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Ballet Florida's Step Ahead


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This weekend Ballet Florida (West Palm Beach) produced its 10th annual program featuring the work of local choreographers, dancers, and lighting/tech designers. I saw the second of two performances at the Eissey Theater.

Step Ahead selects aspirant choreographers from the local dance community (several of them dancers with Ballet Florida) and provides them with a troupe of professional dancers, a month of and rehearsal time (and space), and a full week of production preparation on the Eissey stage. Current director of the program is Ballet Florida dancer and choreographer Jerry Opdenaker. One of the most interesting features of the program is the chance it gives to local theater tech students (college and community college, though one young lady from high school was back for her second year) to do lighting design for the ballets. It's a big event for the entire dance community around here.

In the past, this has been very much a Ballet Florida performance. This year, however, the program was later in the year and many Ballet Florida dancers were not available. 4 dancers from Maximum Dance Company in Miami made the trip north, providing a very strong, refreshing modern energy beautifully based in classic technique.

Here are two links:

Ballet Florida (West Palm Beach)

Maximum Dance Company (Miami)


Higher Love. Choreography by Jesse Hammel to music by Depeche Mode. 3 men, 3 women doing fast, difficult highly balletic, highly athletic and acrobataic movements. A crowd pleaser and fun to watch. Hammel took the lead (back flips and great arabesques -- a winning combination). Tina Martin, the closest thing that Ballet Florida has to a prima ballerina, had the first of three knock-out performances of the evening. Paul Thrussell, former principal of London City Ballet and Boston Ballet, was strong, athletic, and graceful.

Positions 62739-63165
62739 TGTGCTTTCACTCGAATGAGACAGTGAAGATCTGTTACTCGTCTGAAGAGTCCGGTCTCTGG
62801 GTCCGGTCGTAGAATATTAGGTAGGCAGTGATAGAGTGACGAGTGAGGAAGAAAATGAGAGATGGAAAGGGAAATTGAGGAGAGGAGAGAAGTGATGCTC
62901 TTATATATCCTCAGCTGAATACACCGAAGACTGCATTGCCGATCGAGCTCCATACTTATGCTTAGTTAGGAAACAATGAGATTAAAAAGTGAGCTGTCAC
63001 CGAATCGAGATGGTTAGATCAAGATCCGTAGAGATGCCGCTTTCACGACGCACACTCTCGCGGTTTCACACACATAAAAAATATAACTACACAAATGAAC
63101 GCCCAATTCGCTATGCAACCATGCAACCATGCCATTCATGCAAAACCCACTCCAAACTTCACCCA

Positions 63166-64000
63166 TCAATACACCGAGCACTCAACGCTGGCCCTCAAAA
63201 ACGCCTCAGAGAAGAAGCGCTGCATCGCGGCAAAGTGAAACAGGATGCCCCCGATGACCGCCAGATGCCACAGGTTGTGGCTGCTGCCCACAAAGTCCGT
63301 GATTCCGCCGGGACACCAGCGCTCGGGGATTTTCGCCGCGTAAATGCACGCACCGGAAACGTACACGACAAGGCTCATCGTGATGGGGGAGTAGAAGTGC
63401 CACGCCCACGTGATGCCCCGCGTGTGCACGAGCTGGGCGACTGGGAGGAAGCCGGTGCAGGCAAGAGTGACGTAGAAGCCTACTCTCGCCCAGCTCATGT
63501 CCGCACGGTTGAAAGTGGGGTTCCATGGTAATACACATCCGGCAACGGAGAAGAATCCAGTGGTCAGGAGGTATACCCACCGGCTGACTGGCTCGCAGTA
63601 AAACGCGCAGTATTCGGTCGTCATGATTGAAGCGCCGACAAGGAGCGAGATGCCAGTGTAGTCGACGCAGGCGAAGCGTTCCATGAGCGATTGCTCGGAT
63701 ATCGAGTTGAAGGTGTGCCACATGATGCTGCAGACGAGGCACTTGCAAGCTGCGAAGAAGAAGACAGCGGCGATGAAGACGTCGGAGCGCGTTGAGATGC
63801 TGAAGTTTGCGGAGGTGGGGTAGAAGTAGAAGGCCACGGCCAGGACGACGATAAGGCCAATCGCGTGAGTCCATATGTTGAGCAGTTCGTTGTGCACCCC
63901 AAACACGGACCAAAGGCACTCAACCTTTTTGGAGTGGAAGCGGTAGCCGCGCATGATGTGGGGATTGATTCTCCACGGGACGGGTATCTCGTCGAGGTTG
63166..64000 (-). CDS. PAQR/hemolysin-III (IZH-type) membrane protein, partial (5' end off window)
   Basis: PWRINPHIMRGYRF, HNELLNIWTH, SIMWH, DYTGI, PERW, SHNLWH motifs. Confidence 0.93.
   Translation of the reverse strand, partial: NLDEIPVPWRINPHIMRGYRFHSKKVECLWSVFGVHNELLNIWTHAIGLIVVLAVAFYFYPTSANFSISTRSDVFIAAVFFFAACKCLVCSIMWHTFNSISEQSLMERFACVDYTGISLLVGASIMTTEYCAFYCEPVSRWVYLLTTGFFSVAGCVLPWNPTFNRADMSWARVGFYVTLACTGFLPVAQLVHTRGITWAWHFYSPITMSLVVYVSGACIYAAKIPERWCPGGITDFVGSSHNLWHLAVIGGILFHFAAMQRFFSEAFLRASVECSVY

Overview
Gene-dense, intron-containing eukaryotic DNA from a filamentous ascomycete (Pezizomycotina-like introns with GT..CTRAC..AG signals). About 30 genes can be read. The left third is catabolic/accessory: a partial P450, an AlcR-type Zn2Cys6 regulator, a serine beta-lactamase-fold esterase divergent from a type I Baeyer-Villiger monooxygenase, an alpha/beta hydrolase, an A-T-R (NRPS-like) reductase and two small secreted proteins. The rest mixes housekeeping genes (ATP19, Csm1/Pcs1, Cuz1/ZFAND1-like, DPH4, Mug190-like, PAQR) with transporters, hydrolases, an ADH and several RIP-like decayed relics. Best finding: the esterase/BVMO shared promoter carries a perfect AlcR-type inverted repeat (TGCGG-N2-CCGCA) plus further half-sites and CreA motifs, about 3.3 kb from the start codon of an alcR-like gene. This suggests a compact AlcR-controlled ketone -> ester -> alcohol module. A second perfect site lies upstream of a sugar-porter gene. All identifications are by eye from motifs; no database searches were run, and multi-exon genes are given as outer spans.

Sitting on a Shelf. Choreography by Stacey White to music by Oystein Sevag & Lakki Patey, Oi Va Voi, Jack Johnson, and Rob Dougan. Three women. Movements extending outward were invariably (predictably, after a while) cut short and contradicted by contractions inward.

Art's Alive. Choreography by Mary Kay Lee to music by Pink Floyd/Royal Philharmonic Orchestra. A slight but very agreeable satire on what happens when different dance styles and dancer personalities meet in a dance studio and the larger "arts" world outside.

Son of Dust. Choreography by Andrea Dawn Shelley to music by Clint Mansell/Kronos Quartet. Story of a fallen angel from the book of Ezekiel. Tina Martin (as a dark spirit, Diabolos, in a black, strapless Rita Haywood gown) seduces, traps, and enslaves The Anointed Angel (Thrussell). Wonderful dramatic chemistry between Martin and Thrussel.

Deep End. Choreography by Tara Mitton Catao to music by Peter Gabriel. A pas de deux with lots of movement based on encircled arms. Imaginative lifts. The choreographer teaches at Harid Conservatory.

Merci Mon Amie. Choreography by Ballet Florida dancer Jennifer Cole to pianco music by Beethoven. A light, classical chamber piece, quite lovely and well danced by Cole and partner Gary Lennington (anaother Ballet Florida dancer, trained at Youth Ballet of Central Pennsylvania).

Union. Choreography by Jerry Opdenaker to music by Yo Yo Ma and the Silk Road Ensemble. Opendaker has several works in the repertories of ballet companies, so it was not suprising that this was the most skillful, moving and "finished" work of the evening. Opening shot: film projection of the sun rising over ocean waves rolling onto a beach. Three silhouettes (man and woman together , with another woman slightly apart) rise from the floor, stand mesmerized by the sunrise, then gradually walk toward it. Movie screen flies up -- opening the stage. 11 dancers (lead couple, Martin and Thrussell, who by now fit each other beautifully). Sort of a Caribbean village festival, but with an unworldly, deamlike, and rather complex feel to it. Opdenaker, more than the other less experience choreographers, knows how to keep the flow of solo, pas de deux, and corps going. there's plenty of movement, but nothing to distract from what he wants the eye to focus on. Another Maximum dancer, Cristian Laverde Koenig (trained in Colombia and Cuba, and who's danced with Ballet International in Indianapolis and the National Ballet of Cuba), was impressive: fine classical techique, bravura jumps, and lots of grace.

Lots of talent and creativity with lots of enthusiasm from the audience. Opdenaker's piece, and Martin's, Thrusssell's, and Koenig's dancing (each in three ballets) were downright thrilling.

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